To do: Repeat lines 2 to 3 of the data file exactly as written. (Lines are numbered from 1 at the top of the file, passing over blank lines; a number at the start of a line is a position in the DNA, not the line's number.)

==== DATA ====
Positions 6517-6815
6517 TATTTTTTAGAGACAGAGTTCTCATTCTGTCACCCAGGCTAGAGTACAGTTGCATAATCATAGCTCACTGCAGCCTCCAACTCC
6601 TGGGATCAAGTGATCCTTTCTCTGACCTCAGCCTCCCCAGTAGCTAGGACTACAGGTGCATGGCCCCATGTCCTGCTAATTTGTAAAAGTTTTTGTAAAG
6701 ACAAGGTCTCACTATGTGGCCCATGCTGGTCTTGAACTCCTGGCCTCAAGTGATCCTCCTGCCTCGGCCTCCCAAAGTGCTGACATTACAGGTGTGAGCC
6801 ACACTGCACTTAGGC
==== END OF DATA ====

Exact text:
6517 TATTTTTTAGAGACAGAGTTCTCATTCTGTCACCCAGGCTAGAGTACAGTTGCATAATCATAGCTCACTGCAGCCTCCAACTCC
6601 TGGGATCAAGTGATCCTTTCTCTGACCTCAGCCTCCCCAGTAGCTAGGACTACAGGTGCATGGCCCCATGTCCTGCTAATTTGTAAAAGTTTTTGTAAAG